Mar 07, 2013
Astronomers have recently taken more precise measurements of the Sun’s shape over several years. They found that it was rounder and less variable than they expected from theory.
If gravity and centrifugal force from its rotation were the primary influences on its shape, then the Sun should have a larger equatorial bulge. And since most solar features vary with the sunspot cycle, astronomers expected the shape would vary, too.
These observations add to a long list of disappointed expectations:
· the deficit of neutrinos.
· the variation of neutrino numbers with the sunspot cycle.
· the sunspot cycle itself and the spots’ reversing magnetic polarity.
· the hot corona above the cooler surface.
· the acceleration of the solar wind after it leaves the surface.
· the surface granulation, thought to be convection, that contradicts all that’s known about convection.
· the differential rotation, where the equator rotates faster than the poles.
Any of these observations would make a textbook example of falsification: Scientists deduce an observational result from theory, and then they look at the actual condition. If it’s not what the theory predicted, the theory is falsified. The scientists start over, examining initial assumptions and alternative ideas. Patching the theory to fit or to “explain away” the data is sloppy science.
However, reputations and salaries are at stake. Also, changing theories is expensive: textbooks would have to be rewritten, curricula changed, computers re-programmed. The incentives are for patching. But that’s expediency, not science. For many decades now, expediency has crowded out science: We live in a dark age of science, a fact obscured by technological feats. The “thermonuclear Sun” theory has been patched so much that it has disappeared beneath the stitches. In the words of Richard Rorty, it’s become “a nuisance.”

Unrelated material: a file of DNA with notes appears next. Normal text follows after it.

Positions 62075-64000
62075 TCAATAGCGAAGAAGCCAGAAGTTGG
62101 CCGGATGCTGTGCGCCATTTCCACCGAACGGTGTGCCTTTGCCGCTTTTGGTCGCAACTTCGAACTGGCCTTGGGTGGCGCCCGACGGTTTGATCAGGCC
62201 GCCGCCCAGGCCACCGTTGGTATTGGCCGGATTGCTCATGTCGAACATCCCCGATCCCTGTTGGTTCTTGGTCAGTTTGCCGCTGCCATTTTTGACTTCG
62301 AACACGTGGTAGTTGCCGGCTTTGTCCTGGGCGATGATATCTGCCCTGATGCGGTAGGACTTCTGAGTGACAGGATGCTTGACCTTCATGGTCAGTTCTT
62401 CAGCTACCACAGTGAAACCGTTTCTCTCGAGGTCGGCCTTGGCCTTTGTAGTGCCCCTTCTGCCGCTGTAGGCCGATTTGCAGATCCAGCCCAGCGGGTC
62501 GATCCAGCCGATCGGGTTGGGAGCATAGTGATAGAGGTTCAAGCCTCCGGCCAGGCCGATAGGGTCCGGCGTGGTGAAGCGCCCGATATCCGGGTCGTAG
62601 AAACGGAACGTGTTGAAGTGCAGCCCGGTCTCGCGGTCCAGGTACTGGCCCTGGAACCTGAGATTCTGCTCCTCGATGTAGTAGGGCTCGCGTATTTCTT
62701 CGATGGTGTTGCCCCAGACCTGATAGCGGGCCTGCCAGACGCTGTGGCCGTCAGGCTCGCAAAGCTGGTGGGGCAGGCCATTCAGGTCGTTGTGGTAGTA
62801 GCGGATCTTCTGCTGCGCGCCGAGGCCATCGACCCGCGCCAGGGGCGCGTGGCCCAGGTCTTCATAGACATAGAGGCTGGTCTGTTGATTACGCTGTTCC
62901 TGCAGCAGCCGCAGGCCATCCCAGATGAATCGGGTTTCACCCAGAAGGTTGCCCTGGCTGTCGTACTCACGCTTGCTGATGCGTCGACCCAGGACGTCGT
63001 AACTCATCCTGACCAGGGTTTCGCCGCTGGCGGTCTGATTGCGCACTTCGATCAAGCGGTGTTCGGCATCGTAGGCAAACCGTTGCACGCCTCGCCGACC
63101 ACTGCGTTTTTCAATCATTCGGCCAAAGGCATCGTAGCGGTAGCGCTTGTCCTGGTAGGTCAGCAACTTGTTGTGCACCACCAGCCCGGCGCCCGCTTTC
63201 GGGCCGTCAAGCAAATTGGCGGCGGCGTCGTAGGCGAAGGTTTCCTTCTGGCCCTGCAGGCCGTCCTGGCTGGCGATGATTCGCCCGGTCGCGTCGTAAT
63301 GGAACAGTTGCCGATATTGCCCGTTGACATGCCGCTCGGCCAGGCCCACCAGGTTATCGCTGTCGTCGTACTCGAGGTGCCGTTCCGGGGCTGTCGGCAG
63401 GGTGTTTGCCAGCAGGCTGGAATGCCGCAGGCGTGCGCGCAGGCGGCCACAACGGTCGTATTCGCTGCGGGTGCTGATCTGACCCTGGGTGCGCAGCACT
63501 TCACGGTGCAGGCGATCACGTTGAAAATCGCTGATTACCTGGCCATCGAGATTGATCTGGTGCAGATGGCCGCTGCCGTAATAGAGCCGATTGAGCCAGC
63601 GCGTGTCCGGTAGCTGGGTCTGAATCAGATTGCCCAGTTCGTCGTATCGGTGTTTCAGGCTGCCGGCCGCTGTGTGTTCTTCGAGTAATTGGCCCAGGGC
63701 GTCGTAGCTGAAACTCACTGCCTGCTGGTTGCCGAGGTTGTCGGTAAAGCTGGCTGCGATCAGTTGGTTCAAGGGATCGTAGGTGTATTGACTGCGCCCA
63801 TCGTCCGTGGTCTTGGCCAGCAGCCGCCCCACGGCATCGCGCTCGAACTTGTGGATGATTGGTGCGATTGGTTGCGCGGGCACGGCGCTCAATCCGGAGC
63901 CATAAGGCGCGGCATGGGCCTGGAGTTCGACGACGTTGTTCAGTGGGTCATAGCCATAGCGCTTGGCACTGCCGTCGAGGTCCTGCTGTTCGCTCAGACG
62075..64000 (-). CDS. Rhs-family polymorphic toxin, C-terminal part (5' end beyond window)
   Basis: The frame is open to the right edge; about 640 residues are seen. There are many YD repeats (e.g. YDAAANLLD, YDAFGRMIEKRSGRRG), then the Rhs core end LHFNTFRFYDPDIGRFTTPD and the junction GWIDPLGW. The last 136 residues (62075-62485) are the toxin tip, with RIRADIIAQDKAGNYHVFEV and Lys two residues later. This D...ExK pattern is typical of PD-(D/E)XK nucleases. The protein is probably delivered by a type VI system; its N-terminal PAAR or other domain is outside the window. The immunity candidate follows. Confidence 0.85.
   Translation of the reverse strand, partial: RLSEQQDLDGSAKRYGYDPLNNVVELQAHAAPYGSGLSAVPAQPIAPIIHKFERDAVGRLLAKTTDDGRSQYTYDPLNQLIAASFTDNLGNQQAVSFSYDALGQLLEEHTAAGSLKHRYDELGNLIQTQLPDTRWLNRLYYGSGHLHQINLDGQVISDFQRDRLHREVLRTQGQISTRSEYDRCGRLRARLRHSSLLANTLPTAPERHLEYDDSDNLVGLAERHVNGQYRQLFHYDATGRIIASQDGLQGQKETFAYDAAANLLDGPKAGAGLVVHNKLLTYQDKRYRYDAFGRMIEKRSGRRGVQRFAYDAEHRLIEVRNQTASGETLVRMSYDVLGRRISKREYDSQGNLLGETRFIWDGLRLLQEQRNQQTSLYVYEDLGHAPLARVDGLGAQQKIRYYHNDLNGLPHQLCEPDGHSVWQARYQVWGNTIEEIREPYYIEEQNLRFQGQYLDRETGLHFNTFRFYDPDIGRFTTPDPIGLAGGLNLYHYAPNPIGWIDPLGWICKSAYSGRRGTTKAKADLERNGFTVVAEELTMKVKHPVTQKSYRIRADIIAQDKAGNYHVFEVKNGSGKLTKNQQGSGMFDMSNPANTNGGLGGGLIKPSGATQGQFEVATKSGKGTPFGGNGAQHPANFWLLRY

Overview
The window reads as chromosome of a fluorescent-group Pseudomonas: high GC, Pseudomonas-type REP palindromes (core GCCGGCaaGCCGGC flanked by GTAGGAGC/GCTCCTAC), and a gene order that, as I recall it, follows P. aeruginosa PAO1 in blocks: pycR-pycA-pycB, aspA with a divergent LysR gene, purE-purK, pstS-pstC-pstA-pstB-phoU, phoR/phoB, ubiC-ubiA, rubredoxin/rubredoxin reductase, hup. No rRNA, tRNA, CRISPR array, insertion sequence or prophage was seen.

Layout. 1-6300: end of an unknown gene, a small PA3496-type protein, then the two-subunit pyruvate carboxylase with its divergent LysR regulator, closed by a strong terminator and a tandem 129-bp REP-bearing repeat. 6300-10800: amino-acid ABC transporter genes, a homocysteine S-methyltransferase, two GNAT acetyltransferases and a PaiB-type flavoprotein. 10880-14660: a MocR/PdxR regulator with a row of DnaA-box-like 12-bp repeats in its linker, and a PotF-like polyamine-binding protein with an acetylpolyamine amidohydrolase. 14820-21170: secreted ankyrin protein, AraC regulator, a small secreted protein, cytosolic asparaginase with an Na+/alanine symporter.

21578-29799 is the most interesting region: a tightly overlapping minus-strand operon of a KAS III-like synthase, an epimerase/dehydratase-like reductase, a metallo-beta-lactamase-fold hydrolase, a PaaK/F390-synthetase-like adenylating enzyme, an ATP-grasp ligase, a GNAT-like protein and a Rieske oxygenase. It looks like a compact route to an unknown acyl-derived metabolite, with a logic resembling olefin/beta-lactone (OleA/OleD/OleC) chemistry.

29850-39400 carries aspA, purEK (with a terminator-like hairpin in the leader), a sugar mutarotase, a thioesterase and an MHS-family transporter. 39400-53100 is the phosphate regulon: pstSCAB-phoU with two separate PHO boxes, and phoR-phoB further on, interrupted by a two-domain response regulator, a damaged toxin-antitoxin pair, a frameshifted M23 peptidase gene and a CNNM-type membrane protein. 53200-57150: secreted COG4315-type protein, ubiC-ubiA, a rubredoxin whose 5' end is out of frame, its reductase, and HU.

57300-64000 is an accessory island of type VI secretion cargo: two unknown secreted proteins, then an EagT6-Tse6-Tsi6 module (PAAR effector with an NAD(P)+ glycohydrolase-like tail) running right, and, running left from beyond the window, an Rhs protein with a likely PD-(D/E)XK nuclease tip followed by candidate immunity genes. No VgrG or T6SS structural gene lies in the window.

The first assumption that this new observation should question is the one Eddington made in the 1920s. He couldn’t imagine any way that the Sun could be powered externally, so he settled for an internal source. The idea of nuclear energy had just become fashionable, and questions about the details of nuclear power could be hidden along with it in the Sun’s core. Patching was excusable because the patches couldn’t be checked directly.
With the advent of the space age, it became apparent that the universe—and in particular the Sun—was composed of plasma. A century of experiments with plasma had shown it to be electrically active, and space-age data indicated that it could transmit electrical energy over stellar and even galactic distances.
Now there is a way for the Sun to be powered externally. It’s shape would be determined by electromagnetic forces, not by gravity and centrifugal force. It’s rotation would also be driven electromagnetically, like an electric motor, not inertially as a residue from a collapsed nebula (another gravity theory that never worked). If galactic currents were powering the Sun—and all stars—much like an electrical plasma discharge in a lab “gas discharge” tube, the list of anomalous observations could be explained—without patching the theory.
Theoretical extensions of lab experiments could be checked directly with space probes. So far, inadvertent results from probes have been encouraging, but for the most part the probes have not been equipped with appropriate instruments nor have their missions been designed to test the assumption of an external power source.
There is money for computer simulations, for the “video games” that circularly verify the latest patches. But the “patches” mentality has shut out every penny for challenges to the de facto orthodoxy. The uncritical reliance on mathematical deductions and computer simulations has severed the space sciences from their roots in empirical testing. They need less math, more English, and some old-fashioned empiricism.
See related video on the Thunderbolts Project YouTube Channel: